2. Based on record review Patient #5, who was admitted on [DATE], and assessed by nursing, on 2/9/13 as an elopement risk, eloped, during an unsupervised leave from the inpatient unit on which s/he was housed, on 2/18/13. An initial RN Case Manager note, dated 1/28/13, indicated concerns regarding the patient's inability to manage self at home, appears impulsive with limited insight regarding care issues. An initial psychiatry evaluation was requested for the patient on 1/29/13 with the reason noted as "decision making capacity." The evaluation was deemed inconclusive due to psychiatry wanting to perform more cognitive testing. An attending MD note on 1/30/13 states that the patient is distrustful of staff and wants to go home. A social work note on 1/31/13 states that the case management team feels the patient would not be safe in his/her home environment and that the patient is confused and requiring a one to one for safety. Case management decided to then seek guardianship for the patient. Psychiatry re-evaluated the patient on 1/31/13 and concluded that the patient "does not have capacity." The patient's hospital stay was extended related to concerns regarding capacity to safely provide self care and the ongoing pursuit of legal guardianship. On 2/9/13 a Nursing Progress note indicated that the patient was irritable, irrational, and verbalized his/her desire to go home saying "I'm leaving here." Per nursing order on 2/9/13 the patient was subsequently placed on a one to one as an elopement precaution. The patient was transferred to the Baird 4 medical unit on 2/9/13, where, despite lack of evidence that a reassessment of elopement risk had been conducted, the patient was allowed unsupervised leaves from the unit to the cafeteria for specified periods of time. On 2/18/13 the patient signed out on the unit register that s/he was going to the cafeteria. S/he was discovered to have eloped from the unit when s/he did not return within the one hour time duration allowed off of the unit.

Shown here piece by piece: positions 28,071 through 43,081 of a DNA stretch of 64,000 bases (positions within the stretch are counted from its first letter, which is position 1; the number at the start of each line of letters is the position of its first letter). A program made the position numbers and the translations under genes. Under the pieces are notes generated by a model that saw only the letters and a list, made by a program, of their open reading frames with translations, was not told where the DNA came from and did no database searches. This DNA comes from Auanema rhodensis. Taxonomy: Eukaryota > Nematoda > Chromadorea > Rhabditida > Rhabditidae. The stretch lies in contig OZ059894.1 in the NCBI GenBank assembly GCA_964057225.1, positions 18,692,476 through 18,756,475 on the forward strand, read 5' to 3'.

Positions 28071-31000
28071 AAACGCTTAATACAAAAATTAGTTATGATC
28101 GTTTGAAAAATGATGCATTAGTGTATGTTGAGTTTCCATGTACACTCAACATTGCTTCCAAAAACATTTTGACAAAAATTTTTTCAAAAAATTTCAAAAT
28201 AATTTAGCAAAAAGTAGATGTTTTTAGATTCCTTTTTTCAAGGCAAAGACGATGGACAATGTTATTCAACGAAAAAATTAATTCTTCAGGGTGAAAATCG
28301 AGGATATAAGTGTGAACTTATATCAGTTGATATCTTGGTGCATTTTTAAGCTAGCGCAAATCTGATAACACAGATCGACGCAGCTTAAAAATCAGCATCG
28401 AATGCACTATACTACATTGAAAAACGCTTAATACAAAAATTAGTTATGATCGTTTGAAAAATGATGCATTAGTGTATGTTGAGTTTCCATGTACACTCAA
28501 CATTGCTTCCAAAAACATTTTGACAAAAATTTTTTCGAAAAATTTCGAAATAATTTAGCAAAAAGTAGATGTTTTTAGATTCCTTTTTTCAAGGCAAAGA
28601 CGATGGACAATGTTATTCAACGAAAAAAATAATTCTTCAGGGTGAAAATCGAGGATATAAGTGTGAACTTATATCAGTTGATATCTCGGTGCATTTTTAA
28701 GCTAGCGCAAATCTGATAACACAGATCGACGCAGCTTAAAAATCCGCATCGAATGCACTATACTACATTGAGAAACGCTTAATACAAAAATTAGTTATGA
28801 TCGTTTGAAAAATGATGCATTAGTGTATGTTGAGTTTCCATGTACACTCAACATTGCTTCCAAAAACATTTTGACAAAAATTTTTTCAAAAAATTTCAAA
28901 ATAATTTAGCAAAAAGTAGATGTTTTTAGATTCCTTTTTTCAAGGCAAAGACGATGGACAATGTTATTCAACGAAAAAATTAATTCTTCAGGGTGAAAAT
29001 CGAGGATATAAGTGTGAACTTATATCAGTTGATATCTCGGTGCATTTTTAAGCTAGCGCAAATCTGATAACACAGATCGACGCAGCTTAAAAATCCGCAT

Per interview, on September 5, 2013 at 3:00 PM, the Baird 4 Nurse Manager confirmed that the patient had been assessed, on 2/9/13 while on Baird 3, as an elopement risk and that the patient's electronic medical record had been flagged to alert staff of the identified elopement risk. The elopement risk flag was on the EMR when the patient transferred that day to Baird 4. The Nurse Manager also confirmed that no reassessment of the elopement risk had been completed following Patient #5's transfer to Baird 4 on 2/9/13, the care plan had not been revised to discontinue the elopement risk and the patient was allowed unsupervised leaves from Baird 4 to the cafeteria, from where s/he eloped on 2/18/13. Patient #5 called the Baird 4 nursing unit to tell them s/he was "at home" and needed assistance with his/her care. The patient then returned to the hospital on the afternoon of 2/18/13.
VIOLATION: PATIENT SAFETY Tag No: A0286
Based on patient and staff interviews and record review staff failed to utilize the established event reporting system (SAFE) as a means to assess adverse patient events and identify opportunity for improvement and changes that would lead to improvement for an incident involving the mistaken identification of a patient. (Patient #1 and #2). Findings include:

1. Per interview with multiple staff members, there was a failure by staff, on at least three separate occasions, to follow facility policy to complete S.A.F.E event reports related to an incident involving mistaken identity of Patient #2, who was brought to the Emergency Department (ED), on 2/5/13, in a condition that prevented him/her from providing accurate information. The only form of identification used appeared to be patient name, and, as a result, inaccurate information from the EMR for Patient #1 (a patient with a similar name) was used to assess and treat Patient #2.

Per interview, at 8:40 AM on 9/3/13, Patient #1 stated that s/he had been made aware, sometime during a March or April 2013 visit to his/her Primary Care Provider (PCP), who, as part of the FAHC system, had access to all FAHC records, that his/her record indicated a visit to the ED on 2/5/13, which Patient #1 had not made. Subsequently, Patient #1 received a bill for diagnostic testing done in the ED on 2/5/13. When Patient #1 obtained a copy of their EMR, which contained inaccurate information, including a CT scan and lab results, referencing the ED visit on 2/5/13, s/he recognized that Patient #2, who had been escorted by law enforcement to the ED, had mistakenly been identified as Patient #1. The patient contacted the Patient-Family Advocacy Program at the hospital at the end of April 2013 and explained his/her concern about the mistaken identity and the receipt of a bill for diagnostic testing. The wrong identity was eventually confirmed when Patient #1 presented to the police station and a law enforcement official confirmed Patient #1 was not the patient escorted by that officer to the ED on 2/5/13.